For this set of mini reviews, I want to talk about some nonfiction books I’ve read fairly recently. Although both nonfiction, these are very different in their subgenres, one being a memoir and the other a self-help/parenting book. I had mixed feelings on both of these, but each are worth a read for their own reasons.
Ready to see the reviews?
From the Corner of the Oval by Beck Dorey-Stein
Published by Penguin Random House Audio Publishing Group on July 10, 2018
Format & Length: audiobook, 9:54:05
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The high voltage, compulsively readable, fresh and funny coming-of-age story of a White House stenographer during the Obama years–a memoir full of glamour, drama, intrigue, romance, and heartbreak, by an exciting new voice.
In 2012, Beck Dorey-Stein was just scraping by in DC when a posting on Craigslist landed her, improbably, in the Oval Office as one of Barack Obama’s stenographers. For five years, Beck was a part of the elite team of men and women who accompanied the president wherever he went, recorder and mic in hand. She got to know everyone from the White House butler to the secret servicemen, advance team, speechwriters, photographers, and press secretaries, and on whirlwind trips across time zones, she forged friendships with a tight group of fellow travelers in the bubble–young men and women who, like her, left their real lives behind to hop aboard Air Force One in service of the president. But as she learned the ropes of protocol, Beck became romantically entangled with one of the President’s closest aides…who was already otherwise engaged… Set against the backdrop of a White House full of glamour, drama, and intrigue, this is the compulsively readable story of a young woman finding friends, falling in love, getting her heart broken, finding her voice as a writer, and finding herself in the process.
After hearing Beck Dorey-Stein on the podcast Sarah’s Book Shelves Live, I was curious to know more about this book and borrowed the audiobook from my library. The audio was excellent and a lot of fun to listen to, but as I found myself with less time to listen, I also borrowed the ebook to read in between. I don’t usually read that way, switching formats within the same book, but in this instance it worked.
My favorite aspect of this memoir was the author’s voice and sense of humor. It felt like I was reading an extremely well written journal. And the glimpses into the behind the scenes of the Obama administration were fascinating. I would have preferred to see more of that and less of the author’s personal life, but even so was surprised by just how much I enjoyed this reading experience. This won’t be a book I ever reread but I would be interested in reading more by the author.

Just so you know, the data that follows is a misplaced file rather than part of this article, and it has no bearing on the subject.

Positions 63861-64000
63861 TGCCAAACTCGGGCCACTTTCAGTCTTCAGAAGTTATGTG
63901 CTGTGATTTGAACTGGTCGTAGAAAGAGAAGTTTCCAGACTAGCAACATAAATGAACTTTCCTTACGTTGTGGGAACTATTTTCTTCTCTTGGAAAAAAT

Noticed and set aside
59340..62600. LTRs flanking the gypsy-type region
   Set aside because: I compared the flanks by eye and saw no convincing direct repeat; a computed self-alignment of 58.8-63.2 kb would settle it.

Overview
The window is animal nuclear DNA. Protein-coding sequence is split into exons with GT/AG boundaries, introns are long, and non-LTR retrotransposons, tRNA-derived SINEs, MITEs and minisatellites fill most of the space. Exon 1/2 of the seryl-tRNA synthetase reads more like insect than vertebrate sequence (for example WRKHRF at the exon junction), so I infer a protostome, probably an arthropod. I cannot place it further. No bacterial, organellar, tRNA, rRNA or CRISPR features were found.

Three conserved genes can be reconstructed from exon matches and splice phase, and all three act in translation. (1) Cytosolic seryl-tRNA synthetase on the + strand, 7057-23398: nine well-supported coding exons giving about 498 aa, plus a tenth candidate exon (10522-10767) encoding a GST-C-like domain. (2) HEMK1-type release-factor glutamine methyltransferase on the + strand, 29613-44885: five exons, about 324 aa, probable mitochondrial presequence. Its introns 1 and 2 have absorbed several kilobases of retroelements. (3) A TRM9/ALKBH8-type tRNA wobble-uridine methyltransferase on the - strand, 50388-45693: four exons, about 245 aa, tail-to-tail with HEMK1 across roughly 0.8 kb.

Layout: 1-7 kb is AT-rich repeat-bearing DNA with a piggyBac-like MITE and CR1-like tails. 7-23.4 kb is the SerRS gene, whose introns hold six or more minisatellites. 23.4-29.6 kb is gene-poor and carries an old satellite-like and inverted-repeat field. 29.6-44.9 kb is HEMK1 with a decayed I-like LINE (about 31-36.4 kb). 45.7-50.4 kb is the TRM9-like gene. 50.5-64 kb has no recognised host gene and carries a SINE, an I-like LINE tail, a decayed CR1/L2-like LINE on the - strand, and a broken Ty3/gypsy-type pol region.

Healthy Sleep Habits, Happy Child by Marc Weissbluth, M.D.
Published by Ballantine Books on December 15, 2015 (first published 1987)
Format & Length: e-book, 689
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The perennial favorite for parents who want to get their kids to sleep with ease—now in a completely revised and expanded fourth edition!
In this fully updated fourth edition, Dr. Marc Weissbluth, one of the country’s leading pediatricians, overhauls his groundbreaking approach to solving and preventing your children’s sleep problems, from infancy through adolescence. In Healthy Sleep Habits, Happy Child, he explains with authority and reassurance his step-by-step regime for instituting beneficial habits within the framework of your child’s natural sleep cycles. Rewritten and reorganized to deliver information even more efficiently, this valuable sourcebook contains the latest research on
• the best course of action for sleep problems: prevention and treatment
• common mistakes parents make trying to get their children to sleep
• different sleep needs for different temperaments
• stopping the crybaby syndrome, nightmares, bedwetting, and more
• ways to get your baby to fall asleep according to her internal clock—naturally
• handling nap-resistant kids and when to start sleep-training
• why both night sleep and day sleep are important
• obstacles for working moms and children with sleep issues
• the father’s role in comforting children
• how early sleep troubles can lead to later problems
• the benefits and drawbacks of allowing kids to sleep in the family bed
Rest is vital to your child’s health, growth, and development. Healthy Sleep Habits, Happy Child outlines proven strategies that ensure good, healthy sleep for every age.
I came across this book from a list for new parents of the best parenting books to read (I don’t recall which list, as I’ve seen many). Although blessed with a baby who’s been a good sleeper since birth, I figured any and all tips would be helpful.
And that was just the right mindset I needed for this book. I didn’t actually read this cover to cover, only focusing on the chapters pertinent to my family’s current situation. Even that became repetitive as the author has strong opinions. But there was some good insight I was able to pull out and use.
For anyone looking to pick this up to help their child sleep better, do give it a chance. But I’d recommend reading the first four chapters, which are an overview of healthy sleep habits and how to set or fix them, and then jump to the chapter on what is appropriate for your child’s age range. Skip the rest, and don’t hesitate to skim through repetitive sections.
So, there you have my mini reviews of these nonfiction books! Did you read either of these books, and if so, what did you think of them? I’d love to hear your thoughts!